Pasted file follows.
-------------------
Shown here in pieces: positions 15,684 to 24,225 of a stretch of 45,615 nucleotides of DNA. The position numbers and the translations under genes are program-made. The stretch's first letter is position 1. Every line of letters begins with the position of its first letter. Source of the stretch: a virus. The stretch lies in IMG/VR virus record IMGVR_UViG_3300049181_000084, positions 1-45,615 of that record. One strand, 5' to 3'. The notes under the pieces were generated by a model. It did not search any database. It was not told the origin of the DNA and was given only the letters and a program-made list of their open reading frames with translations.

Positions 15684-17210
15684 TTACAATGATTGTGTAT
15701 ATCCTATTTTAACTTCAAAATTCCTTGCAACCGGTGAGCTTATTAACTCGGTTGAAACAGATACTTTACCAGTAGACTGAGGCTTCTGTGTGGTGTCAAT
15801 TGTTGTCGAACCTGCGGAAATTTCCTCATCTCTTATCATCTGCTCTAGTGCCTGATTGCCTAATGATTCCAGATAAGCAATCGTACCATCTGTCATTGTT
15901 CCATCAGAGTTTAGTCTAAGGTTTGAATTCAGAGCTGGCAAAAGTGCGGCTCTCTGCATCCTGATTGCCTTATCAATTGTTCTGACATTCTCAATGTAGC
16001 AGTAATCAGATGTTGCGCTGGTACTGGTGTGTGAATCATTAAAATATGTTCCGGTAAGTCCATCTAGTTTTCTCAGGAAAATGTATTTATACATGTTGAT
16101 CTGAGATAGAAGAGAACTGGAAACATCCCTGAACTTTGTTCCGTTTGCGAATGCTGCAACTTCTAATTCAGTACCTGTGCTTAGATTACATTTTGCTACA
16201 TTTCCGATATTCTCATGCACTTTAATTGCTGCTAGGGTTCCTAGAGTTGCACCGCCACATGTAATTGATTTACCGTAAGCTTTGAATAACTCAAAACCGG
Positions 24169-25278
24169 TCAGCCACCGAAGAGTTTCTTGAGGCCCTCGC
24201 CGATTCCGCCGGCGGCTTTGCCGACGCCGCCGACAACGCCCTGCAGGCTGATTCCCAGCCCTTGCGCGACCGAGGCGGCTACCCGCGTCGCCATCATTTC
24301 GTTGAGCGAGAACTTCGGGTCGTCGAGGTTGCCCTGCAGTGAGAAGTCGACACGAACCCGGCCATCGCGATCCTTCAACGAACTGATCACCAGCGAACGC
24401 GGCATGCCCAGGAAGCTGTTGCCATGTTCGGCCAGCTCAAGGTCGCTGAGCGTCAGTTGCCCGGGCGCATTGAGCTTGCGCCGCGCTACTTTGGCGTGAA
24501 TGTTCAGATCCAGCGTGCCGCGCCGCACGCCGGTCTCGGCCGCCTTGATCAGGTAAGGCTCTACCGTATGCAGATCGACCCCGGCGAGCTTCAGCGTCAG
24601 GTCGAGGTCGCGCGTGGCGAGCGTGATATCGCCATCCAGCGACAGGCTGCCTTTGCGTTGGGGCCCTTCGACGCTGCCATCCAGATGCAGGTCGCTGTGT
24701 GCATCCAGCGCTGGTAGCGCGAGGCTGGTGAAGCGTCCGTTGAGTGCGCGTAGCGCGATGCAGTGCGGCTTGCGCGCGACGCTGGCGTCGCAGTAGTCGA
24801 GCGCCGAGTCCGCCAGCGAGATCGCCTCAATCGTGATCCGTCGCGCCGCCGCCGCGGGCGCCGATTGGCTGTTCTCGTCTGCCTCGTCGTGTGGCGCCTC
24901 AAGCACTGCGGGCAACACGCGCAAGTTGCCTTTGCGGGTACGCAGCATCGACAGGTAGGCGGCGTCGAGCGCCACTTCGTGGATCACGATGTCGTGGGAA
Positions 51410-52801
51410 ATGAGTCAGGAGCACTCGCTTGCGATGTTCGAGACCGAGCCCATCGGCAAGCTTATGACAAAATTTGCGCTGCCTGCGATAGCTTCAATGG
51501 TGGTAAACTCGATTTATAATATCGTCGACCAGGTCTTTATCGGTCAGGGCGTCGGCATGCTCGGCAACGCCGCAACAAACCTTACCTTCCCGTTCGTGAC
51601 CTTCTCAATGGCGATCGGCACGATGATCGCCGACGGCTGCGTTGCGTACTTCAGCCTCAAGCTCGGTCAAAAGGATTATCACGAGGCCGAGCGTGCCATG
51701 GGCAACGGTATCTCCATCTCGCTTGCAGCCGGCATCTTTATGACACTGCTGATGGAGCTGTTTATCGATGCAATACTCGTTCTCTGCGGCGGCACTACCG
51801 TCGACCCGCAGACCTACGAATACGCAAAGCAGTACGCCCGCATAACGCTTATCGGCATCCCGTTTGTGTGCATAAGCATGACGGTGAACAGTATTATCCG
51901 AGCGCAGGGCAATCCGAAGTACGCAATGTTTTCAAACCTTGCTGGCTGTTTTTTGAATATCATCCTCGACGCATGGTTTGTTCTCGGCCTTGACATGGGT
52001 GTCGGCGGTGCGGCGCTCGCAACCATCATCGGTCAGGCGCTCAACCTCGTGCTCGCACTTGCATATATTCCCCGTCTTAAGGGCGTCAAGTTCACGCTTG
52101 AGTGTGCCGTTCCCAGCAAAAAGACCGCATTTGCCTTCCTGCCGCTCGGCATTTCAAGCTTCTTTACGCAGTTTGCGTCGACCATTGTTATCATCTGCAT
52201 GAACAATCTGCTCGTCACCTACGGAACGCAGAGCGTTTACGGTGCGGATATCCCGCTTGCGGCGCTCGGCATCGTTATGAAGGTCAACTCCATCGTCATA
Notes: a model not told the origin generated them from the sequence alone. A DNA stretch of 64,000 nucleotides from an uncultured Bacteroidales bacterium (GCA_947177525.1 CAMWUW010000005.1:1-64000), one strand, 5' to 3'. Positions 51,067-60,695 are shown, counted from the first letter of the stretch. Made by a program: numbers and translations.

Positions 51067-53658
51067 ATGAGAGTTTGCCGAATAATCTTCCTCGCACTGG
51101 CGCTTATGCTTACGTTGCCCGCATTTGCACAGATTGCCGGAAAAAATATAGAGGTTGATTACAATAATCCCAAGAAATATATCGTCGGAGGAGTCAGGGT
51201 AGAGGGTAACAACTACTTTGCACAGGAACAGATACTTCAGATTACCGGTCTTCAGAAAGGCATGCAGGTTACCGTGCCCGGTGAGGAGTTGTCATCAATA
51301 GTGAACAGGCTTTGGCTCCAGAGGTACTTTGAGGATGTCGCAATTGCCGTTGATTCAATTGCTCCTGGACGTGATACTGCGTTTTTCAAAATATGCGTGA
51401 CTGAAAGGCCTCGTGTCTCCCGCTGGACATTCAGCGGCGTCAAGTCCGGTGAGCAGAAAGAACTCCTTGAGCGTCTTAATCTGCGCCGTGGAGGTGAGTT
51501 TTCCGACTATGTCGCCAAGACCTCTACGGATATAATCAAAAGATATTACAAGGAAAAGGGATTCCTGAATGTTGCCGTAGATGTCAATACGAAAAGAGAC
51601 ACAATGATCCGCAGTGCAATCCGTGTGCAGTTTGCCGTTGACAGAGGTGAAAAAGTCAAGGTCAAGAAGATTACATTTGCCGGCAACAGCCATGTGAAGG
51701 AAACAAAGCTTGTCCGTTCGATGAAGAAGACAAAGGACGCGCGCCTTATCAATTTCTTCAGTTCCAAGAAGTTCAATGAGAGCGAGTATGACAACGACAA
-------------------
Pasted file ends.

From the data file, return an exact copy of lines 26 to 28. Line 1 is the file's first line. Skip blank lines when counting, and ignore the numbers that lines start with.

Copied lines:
51901 AGCGCAGGGCAATCCGAAGTACGCAATGTTTTCAAACCTTGCTGGCTGTTTTTTGAATATCATCCTCGACGCATGGTTTGTTCTCGGCCTTGACATGGGT
52001 GTCGGCGGTGCGGCGCTCGCAACCATCATCGGTCAGGCGCTCAACCTCGTGCTCGCACTTGCATATATTCCCCGTCTTAAGGGCGTCAAGTTCACGCTTG
52101 AGTGTGCCGTTCCCAGCAAAAAGACCGCATTTGCCTTCCTGCCGCTCGGCATTTCAAGCTTCTTTACGCAGTTTGCGTCGACCATTGTTATCATCTGCAT